[ Breyer ]
[ Scalia ]
The syllabus constitutes no part of the opinion of the Court but has been prepared by the Reporter of Decisions for the convenience of the reader.
See United States v. Detroit Timber & Lumber Co., 200 U.S. 321, 337.
KANSAS v. CRANE
CERTIORARI TO THE SUPREME COURT OF KANSAS
In upholding the constitutionality of the Kansas Sexually Violent Predator Act, this Court characterized a dangerous sexual offenders confinement as civil rather than criminal, Kansas v. Hendricks, 521 U.S. 346, 369, and held that the confinement criterion embodied in the statutes words mental abnormality or personality disorder satisfied substantive due process, id., at 356, 360. Here, the Kansas District Court ordered the civil commitment of respondent Crane, a previously convicted sexual offender. In reversing, the State Supreme Court concluded that Hendricks requires a finding that the defendant cannot control his dangerous behavioreven if (as provided by Kansas law) problems of emotional, and not volitional, capacity prove the source of behavior warranting commitment. And the trial court had made no such finding.
Held: Hendricks set forth no requirement of total or complete lack of control, but the Constitution does not permit commitment of the type of dangerous sexual offender considered in Hendricks without any lack-of-control determination. Hendricks referred to the Act as requiring an abnormality or disorder that makes it difficult, if not impossible, for the [dangerous] person to control his dangerous behavior. Id., at 358 (emphasis added). The word difficult indicates that the lack of control was not absolute. Indeed, an absolutist approach is unworkable and would risk barring the civil commitment of highly dangerous persons suffering severe mental abnormalities. Yet a distinction between a dangerous sexual offender subject to civil commitment and other dangerous persons who are perhaps more properly dealt with exclusively through criminal proceedings, id., at 360, is necessary lest civil commitment become a mechanism for retribution or general deterrence, id., at 372373. In Hendricks, this Court did not give lack of control a particularly narrow or technical meaning, and in cases where it is at issue, inability to control behavior will not be demonstrable with mathematical precision. It is enough to say that there must be proof of serious difficulty in controlling behavior. The Constitutions liberty safeguards in the area of mental illness are not always best enforced through precise bright-line rules. States retain considerable leeway in defining the mental abnormalities and personality disorders that make an individual eligible for commitment; and psychiatry, which informs but does not control ultimate legal determinations, is an ever-advancing science, whose distinctions do not seek precisely to mirror those of the law. Consequently, the Court has sought to provide constitutional guidance in this area by proceeding deliberately and contextually, elaborating generally stated constitutional standards and objectives as specific circumstances require, the approach embodied in Henricks. That Hendricks limited its discussion to volitional disabilities is not surprising, as the case involved pedophiliaa mental abnormality involving what a lay person might describe as a lack of control. But when considering civil commitment, the Court has not ordinarily distinguished for constitutional purposes between volitional, emotional, and cognitive impairments. See, e.g., Jones v. United States, 463 U.S. 354. The Court in Hendricks had no occasion to consider whether confinement based solely on emotional abnormality would be constitutional, and has no occasion to do so here. Pp. 48.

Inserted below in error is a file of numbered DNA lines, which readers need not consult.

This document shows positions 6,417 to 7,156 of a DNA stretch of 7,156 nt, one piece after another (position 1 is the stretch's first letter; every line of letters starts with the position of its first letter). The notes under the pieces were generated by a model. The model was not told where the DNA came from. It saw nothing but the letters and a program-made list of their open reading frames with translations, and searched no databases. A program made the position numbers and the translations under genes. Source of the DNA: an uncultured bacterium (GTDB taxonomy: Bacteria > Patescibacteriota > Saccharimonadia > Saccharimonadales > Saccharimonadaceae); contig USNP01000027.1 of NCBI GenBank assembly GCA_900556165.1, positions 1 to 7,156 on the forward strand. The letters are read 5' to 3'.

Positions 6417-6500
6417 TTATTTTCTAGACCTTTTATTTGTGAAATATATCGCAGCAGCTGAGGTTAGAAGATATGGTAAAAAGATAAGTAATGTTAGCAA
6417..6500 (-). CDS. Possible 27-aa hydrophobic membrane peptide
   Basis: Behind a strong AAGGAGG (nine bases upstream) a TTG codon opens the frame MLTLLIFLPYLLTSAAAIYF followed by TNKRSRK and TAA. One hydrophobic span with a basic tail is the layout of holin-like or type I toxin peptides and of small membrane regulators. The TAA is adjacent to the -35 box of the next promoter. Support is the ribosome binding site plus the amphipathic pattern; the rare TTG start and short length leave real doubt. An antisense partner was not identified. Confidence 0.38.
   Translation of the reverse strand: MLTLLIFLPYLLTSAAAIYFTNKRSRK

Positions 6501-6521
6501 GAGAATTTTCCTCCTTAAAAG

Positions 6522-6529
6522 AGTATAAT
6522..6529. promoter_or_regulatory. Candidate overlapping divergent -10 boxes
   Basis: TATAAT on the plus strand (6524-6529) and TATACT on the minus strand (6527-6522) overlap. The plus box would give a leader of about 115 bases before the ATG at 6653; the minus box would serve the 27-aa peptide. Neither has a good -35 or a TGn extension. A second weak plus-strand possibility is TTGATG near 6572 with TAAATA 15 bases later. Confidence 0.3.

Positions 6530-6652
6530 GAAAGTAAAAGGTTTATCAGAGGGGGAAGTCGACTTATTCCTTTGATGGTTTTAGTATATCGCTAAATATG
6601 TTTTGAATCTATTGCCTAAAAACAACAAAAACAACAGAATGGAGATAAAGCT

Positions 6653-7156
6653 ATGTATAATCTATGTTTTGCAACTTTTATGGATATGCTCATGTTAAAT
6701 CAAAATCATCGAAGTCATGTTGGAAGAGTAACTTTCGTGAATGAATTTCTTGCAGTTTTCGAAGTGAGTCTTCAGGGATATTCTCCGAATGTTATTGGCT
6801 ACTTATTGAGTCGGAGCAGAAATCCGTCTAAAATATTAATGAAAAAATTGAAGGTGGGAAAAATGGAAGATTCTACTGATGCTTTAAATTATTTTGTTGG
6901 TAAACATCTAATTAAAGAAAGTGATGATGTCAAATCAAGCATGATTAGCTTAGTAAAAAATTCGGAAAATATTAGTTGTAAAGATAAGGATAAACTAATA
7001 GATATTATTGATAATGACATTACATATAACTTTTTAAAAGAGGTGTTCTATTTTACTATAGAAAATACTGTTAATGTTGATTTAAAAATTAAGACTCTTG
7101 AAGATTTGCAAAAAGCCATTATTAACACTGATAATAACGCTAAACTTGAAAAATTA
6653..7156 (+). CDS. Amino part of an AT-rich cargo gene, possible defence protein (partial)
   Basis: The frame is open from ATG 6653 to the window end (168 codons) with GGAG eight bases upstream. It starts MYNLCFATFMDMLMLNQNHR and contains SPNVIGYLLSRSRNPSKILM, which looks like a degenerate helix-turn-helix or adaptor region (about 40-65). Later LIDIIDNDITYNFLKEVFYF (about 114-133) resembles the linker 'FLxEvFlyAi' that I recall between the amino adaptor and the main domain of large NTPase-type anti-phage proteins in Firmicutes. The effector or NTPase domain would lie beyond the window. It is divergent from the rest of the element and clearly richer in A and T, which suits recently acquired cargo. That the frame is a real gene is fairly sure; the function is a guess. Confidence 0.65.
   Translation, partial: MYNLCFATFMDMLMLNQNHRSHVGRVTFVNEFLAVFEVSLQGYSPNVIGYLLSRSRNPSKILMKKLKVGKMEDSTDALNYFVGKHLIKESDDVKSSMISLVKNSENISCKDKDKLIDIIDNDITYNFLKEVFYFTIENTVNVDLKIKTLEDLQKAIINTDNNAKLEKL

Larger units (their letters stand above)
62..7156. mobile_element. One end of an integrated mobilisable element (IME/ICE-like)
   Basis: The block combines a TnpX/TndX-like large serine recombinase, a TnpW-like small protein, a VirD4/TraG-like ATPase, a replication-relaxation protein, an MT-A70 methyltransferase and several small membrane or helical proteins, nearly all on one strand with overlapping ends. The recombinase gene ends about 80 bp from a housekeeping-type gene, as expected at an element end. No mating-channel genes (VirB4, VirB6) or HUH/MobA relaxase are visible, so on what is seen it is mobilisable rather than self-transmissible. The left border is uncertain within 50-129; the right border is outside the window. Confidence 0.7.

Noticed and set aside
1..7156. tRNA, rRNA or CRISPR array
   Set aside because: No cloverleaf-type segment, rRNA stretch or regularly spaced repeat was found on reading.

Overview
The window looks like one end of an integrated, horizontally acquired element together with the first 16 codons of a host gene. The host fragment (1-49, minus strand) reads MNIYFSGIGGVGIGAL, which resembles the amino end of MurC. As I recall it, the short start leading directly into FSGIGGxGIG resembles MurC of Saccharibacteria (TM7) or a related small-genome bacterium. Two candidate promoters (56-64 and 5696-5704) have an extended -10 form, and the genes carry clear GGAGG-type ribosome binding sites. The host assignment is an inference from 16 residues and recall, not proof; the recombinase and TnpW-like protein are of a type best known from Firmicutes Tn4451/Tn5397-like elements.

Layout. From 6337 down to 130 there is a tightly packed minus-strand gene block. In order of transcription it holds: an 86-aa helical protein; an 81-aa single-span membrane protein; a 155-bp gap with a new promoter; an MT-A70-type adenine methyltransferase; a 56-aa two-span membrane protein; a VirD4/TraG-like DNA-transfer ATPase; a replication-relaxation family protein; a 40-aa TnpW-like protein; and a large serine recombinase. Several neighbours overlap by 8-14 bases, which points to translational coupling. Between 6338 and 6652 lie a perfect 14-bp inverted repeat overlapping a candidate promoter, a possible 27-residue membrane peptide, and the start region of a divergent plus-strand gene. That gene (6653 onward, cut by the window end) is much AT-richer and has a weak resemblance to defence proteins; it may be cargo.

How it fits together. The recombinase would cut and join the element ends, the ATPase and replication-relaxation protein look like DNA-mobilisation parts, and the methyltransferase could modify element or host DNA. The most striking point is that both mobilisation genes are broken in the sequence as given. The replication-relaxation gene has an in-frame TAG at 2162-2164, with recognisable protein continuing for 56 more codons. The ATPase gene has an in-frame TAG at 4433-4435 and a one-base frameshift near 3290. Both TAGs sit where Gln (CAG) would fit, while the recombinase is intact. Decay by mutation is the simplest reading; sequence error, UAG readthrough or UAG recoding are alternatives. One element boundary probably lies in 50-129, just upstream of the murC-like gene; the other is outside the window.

269 Kan. 578, 7 P.3d 285, vacated and remanded.
Breyer, J., delivered the opinion of the Court, in which Rehnquist, C. J., and Stevens, OConnor, Kennedy, Souter, and Ginsburg, JJ., joined. Scalia, J., filed a dissenting opinion, in which Thomas, J., joined.